Time to switch targets – and regroup

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Oliver Jarvis

“What’s more important; winning the World Championship or Le Mans?”

I honestly didn’t know my personal answer to that question until I was on the Eurostar on my way to Le Mans the Saturday before the race. With plenty of time to myself, it was hard for me not to dream about standing on the top step of the podium looking out over the sea of fans below. It was that feeling of excitement, nervousness and knowing that no other single race could have that much impact on your career that gave me a clear answer. There really is no other race in the world like Le Mans.

Arriving at the track, the whole Audi Sport Team Joest squad and I were under no illusion of what it would take to be victorious in the 83rd running of Le Mans. That’s not to say that we weren’t arriving full of confidence, because after our wins in the opening two rounds of the FIA World Endurance Championship in the R18 e-tron quattro we knew we had a car capable of fighting for victory. To win at Le Mans, you need to not only be quick but also to stay out of trouble for the full 24 hours, because of the strong competition.

Unfortunately for me, that dream of standing on the top step of the podium disappeared shortly before the end of the third hour. It felt like déjà vu from 2014. I was closely monitoring the live feed and also the onboard of all three Audi race cars when I suddenly saw ours strike the barrier causing substantial damage.

I immediately thought our race was over and that for the second consecutive year I wouldn’t even get to drive our R18. But incredibly the team was able to repair the car and get us back on track in only four minutes. Having worked with Audi Sport Team Joest for many years, I am fully aware of just how good they are but I think anyone who saw Loïc Duval’s accident on TV will agree this was something very impressive.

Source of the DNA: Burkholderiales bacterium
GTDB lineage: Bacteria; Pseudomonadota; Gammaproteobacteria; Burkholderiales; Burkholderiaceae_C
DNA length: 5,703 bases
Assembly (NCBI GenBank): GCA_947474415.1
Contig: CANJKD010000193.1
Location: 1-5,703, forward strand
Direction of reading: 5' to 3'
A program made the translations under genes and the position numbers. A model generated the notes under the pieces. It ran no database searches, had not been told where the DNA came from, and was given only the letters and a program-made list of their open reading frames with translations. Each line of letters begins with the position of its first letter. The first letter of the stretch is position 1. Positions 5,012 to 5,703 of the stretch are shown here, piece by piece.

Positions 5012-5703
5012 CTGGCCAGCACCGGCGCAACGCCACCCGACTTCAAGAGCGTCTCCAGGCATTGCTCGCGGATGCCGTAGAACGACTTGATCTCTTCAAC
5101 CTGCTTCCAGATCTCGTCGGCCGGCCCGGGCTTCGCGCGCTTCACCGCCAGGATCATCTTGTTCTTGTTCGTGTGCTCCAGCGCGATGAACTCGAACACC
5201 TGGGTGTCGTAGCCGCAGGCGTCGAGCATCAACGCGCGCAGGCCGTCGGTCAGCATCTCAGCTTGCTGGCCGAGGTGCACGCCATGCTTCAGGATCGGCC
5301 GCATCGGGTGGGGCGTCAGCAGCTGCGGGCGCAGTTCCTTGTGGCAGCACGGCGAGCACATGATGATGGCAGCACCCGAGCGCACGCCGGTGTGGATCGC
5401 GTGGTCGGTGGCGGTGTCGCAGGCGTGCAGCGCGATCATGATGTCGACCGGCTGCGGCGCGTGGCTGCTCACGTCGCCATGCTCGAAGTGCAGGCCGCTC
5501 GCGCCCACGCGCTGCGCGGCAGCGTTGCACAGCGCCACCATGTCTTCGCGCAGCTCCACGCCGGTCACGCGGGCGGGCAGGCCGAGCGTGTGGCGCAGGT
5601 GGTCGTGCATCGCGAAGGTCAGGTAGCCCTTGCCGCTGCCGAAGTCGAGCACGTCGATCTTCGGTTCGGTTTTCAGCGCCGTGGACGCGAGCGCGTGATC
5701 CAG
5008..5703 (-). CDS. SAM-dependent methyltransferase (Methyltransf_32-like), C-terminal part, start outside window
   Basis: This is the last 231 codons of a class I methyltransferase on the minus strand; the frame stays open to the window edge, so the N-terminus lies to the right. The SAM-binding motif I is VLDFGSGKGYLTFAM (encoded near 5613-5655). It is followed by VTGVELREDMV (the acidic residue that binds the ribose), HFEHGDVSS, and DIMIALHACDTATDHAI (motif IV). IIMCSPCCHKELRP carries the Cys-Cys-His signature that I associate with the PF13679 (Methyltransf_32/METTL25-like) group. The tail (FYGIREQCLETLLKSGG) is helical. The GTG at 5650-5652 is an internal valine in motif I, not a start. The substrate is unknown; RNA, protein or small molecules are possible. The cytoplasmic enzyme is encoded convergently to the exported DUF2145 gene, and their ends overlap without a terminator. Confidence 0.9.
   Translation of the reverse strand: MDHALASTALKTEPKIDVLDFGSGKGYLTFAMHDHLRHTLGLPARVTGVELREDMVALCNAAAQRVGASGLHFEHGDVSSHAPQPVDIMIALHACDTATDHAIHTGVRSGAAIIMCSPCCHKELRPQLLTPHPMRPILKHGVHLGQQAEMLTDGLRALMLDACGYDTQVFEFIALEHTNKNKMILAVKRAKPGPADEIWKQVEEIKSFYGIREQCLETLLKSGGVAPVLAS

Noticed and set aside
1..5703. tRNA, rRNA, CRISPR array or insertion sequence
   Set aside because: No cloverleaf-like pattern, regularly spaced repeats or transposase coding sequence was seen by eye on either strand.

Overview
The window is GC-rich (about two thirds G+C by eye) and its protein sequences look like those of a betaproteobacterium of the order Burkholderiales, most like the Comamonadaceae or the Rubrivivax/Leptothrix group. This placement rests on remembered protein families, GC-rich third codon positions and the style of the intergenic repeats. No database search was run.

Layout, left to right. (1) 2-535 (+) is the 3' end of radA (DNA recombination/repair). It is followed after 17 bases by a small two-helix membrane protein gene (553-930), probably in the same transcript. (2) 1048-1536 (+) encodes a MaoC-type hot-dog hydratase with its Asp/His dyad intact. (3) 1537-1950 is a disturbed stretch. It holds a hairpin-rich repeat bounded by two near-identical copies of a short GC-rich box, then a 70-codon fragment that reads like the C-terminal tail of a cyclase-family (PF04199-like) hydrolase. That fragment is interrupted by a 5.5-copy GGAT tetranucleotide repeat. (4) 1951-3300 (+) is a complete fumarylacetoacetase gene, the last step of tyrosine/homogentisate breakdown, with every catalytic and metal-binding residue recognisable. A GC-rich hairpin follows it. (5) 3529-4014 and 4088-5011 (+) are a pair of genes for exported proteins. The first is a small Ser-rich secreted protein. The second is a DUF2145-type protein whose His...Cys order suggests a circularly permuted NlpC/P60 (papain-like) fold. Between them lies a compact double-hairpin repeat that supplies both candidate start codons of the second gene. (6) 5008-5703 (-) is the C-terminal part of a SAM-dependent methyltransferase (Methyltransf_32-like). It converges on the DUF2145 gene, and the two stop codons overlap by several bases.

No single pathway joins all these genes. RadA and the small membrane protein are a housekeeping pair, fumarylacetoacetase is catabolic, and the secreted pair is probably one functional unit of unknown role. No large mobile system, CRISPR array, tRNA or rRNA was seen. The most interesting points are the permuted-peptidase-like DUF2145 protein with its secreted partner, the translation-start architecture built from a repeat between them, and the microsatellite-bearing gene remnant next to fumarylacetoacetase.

As a driver in this situation it’s a strange feeling because you know that ultimately your chance of winning the race is effectively over, but you never stop believing. You hold on to the hope that with a trouble-free race for the next 21 hours and the chance of your rivals also hitting trouble, there’s still a chance. For me that’s the magic of Le Mans. To have come back from that and be able to stand on the podium would have felt like a victory in itself. Unfortunately further time spent in the garage to replace a rear engine cover that was coming loose and a very costly safety car period meant that we missed the podium by just 50 seconds.

I think Loïc’s accident raises some issues with the WEC’S current use of ‘slow zones’.

In this particular instance the green flag had been waved and the track declared clear over the radio but unfortunately there was still a flashing yellow board entering Indianapolis which caused cars to slow to 80kph just ahead of my French team-mate, giving him no room. The rules are clear: the flags take precedent. In the car we have an FIA warning system that tells us when there is a yellow flag slow zone, and when the track goes green. I believe that the implementation of slow zones, flashing boards and the FIA in-car warning system is a step forward but now we need to make sure that it is implemented in a consistent manner.

That said, did the crash cost us victory? Partly, but not solely. All three Audis suffered uncharacteristic problems causing us to spend too much time in the pits and so were unable to put the leading Porsche under enough pressure on Sunday.

As the chequered flag flew, it left me with the strangest of feelings. There is so much build up and expectation around the race and the adrenaline has got you through the night on little to no sleep. As this starts to wear off and tiredness takes over, the full impact of the disappointment hits home – especially knowing there is a whole year before another chance at victory. So Audi did not add to its impressive tally of 13 Le Mans wins since 2000. Congratulations must go to Porsche on a very impressive and well-deserved victory. Especially to fellow Brit Nick Tandy. Enjoy it, guys, because we will come back next year even more determined to reclaim victory! But until then we have the remainder of the year to focus on recapturing the World Championship crown.

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